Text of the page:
“Giving back to the society is now my agenda through education law reforms and implementation”
A quiet, humble lawyer, P.P. Malhotra is someone who has been shouldering responsibility since the tender age of eight. The eldest among nine siblings, he was born in Pakistan in 1939. And the family came to India in 1947.
Seeing the fruits of his labour, it’s difficult to imagine that Malhotra is someone who has paved his own course in life. A senior Advocate at the Supreme Court of India, he was appointed as Additional Solicitor General of India in 2004. He relinquished the post in May 2014. He has practiced law in the High Court and trial courts of Delhi, as well as in other states. He continually served as Government counsel for almost 34 years in various positions after being assigned the job in 1988.
Looking back at his life, Malhotra smiles contently. The journey has been a long, satisfying one with all the support he needed from his wife, Dr. Kamlesh Malhotra. The couple got married in 1968. Dr. Kamlesh calls it a divine decision. She recounts how her father had been looking for suitable matches – all doctors, as she had completed her BDS from King George’s Medical University in Lucknow. During this groom hunting, Malhotra’s match was suggested. Her father had a dream that this was the perfect choice. The two were married as “my father was a firm believer in God’s wishes” and the couples call themselves lucky to be companions in this journey of life.
“She had got a job after completing her BDS but gave it up when we got married,” says Malhotra.
In the early years of marriage, with a huge family to support, there was little time for entertainment or outings. But whenever he had to appear in a court outside Delhi, the family would travel together. Dr. Kamlesh remembers how he never even had a moment to sleep, but would often try to squeeze some family outings when he was traveling for work, “if it was work with a weekend in the middle, we would all pack ourselves in the car and travel with him,”
The couple has two children—Vineet and Sonia and both are lawyers. While Sonia now works with her father, Vineet has his own practice. “Vineet wanted to become a lawyer since childhood, Sonia was unsure and I wanted her to study medicine, but she also turned to law,” smiles Dr. Kamlesh.
Calling life a divine blessing, Malhotra reminisces how his father had a cloth shop in Azad Market. He would help in the shop before going to school and after coming back. Malhora did his schooling from Birla Higher Secondary School and then went on to do his bachelor in science from Ghaziabad. For catching the train at 4.40 am, he would walk four miles to the station from home. This was a daily affair throughout his graduation days. Then he did his law from University of Delhi. On choosing law. Malhotra recounts how he was inspired by two senior relatives in the family who were lawyers.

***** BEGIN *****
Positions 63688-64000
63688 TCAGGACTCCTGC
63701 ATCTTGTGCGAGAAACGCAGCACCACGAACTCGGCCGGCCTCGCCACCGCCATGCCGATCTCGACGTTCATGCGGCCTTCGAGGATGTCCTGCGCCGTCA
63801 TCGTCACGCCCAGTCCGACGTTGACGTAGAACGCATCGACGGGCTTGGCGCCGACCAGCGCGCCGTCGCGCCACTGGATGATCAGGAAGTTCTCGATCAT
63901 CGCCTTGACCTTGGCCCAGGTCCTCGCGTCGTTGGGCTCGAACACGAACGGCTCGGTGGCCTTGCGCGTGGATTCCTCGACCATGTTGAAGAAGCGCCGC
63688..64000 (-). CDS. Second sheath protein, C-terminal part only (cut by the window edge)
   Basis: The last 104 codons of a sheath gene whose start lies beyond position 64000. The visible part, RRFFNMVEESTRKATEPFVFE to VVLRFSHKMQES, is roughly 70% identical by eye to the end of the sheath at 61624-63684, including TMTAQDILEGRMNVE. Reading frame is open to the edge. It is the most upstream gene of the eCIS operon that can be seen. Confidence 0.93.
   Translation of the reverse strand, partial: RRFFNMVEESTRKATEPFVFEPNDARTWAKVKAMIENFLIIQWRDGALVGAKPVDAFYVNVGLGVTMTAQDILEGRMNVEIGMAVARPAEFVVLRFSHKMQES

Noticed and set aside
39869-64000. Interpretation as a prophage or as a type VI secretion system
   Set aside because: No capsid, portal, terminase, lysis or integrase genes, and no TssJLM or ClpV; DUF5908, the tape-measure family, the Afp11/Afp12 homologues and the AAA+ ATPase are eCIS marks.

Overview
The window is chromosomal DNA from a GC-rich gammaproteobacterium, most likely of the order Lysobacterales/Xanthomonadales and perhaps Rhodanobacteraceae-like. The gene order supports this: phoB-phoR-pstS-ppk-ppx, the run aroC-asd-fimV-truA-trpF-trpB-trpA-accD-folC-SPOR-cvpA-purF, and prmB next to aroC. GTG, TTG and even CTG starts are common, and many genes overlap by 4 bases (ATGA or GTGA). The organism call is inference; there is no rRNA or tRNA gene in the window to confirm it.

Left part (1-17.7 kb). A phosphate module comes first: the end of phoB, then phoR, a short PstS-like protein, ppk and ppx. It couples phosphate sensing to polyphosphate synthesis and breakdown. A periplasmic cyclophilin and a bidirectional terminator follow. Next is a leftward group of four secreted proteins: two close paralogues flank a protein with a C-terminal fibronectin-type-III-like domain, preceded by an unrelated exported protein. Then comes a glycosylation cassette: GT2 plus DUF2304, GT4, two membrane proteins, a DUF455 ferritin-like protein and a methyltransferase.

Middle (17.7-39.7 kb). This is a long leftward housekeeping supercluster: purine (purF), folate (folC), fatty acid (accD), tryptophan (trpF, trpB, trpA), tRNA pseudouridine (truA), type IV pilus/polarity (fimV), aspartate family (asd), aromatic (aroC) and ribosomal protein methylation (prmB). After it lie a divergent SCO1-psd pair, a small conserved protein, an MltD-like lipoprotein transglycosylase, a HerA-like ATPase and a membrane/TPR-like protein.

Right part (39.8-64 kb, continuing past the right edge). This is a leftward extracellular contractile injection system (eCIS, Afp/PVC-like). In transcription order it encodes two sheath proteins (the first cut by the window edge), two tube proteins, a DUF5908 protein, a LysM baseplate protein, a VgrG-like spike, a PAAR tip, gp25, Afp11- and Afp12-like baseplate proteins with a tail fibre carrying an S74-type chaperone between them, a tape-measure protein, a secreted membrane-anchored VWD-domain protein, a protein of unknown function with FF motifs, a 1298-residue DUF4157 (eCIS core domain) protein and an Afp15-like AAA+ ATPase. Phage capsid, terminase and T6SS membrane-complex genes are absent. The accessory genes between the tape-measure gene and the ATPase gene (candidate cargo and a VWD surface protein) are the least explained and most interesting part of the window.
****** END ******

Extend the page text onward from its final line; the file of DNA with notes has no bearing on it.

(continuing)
After enrolling in the Bar, he joined a senior advocate in Tis Hazari. It was a different time for India. He remembers his first argument in court, which was about an accident case connected to a DTC driver. The war with China had started and the driver’s lawyer said that the driver had left for the war and the case be stayed. But the Soldier’s Act said that if the soldier had representation, then the case would be tried. So, it could not be stayed as the driver had a lawyer representing him. Confident with Malhotra’s research, his senior had sent him to court for arguments.
Since then, there has been no looking back. And after three years, another Senior Advocate, Sham Lal Watel, suggested that he work independently, “If you plant a tree under a big tree, it will not get space to grow. But if you plant a tree far from the other big tree, it will grow to its full potential,” he remembers the advice given to him.
The tree did grow, its branches growing long. Malhotra is well versed in all kinds of law. He has handled civil, criminal, tax, constitutional and government matters as well as remained prosecutor, been on panels, attended seminars and conferences.
This versatility has given him the ability to remain calm. His daughter-in-Law, Anupama, says that he is a patient man. “Lawyers have no meal times and homemade food is his preference,” she adds with a slight smile.
The family finally made Malhotra realize that it was time to take a break in 1984-85. Since then, they have enjoyed some cruises across Europe, London is a regular affair. And on holidays and in leisure time, Malhotra plays cricket with his grandchildren, Anant and Akshat.
Not much of a TV or film fan, he does enjoy time with his wife, watching the serials she likes. Watching news is essential, he adds. But there’s a routine he continues since 1980—a 40 minutes morning walk. This has not changed come what may, even if it’s raining.
A man who charters his own course, he now wants that every child in India should be educated. He holds the firm opinion that every child in this country has a fundamental right to education. Malhotra feels the law, Compulsory Education Act, is not implemented to its fullest potential and lots of senior citizens and retired bureaucrats could be given charge to see that it’s implemented. This way, we would have an educated and a well-developed society.
We acknowledge “100 Legal Luminaries of India” by Lalit Bhasin (Lexis). The multicolour coffee table book printed on art paper in Hardbound is priced at ` 5995/- and is available at Universal Book Traders, C-27, Connaught Place, New Delhi – 110001. firstname.lastname@example.org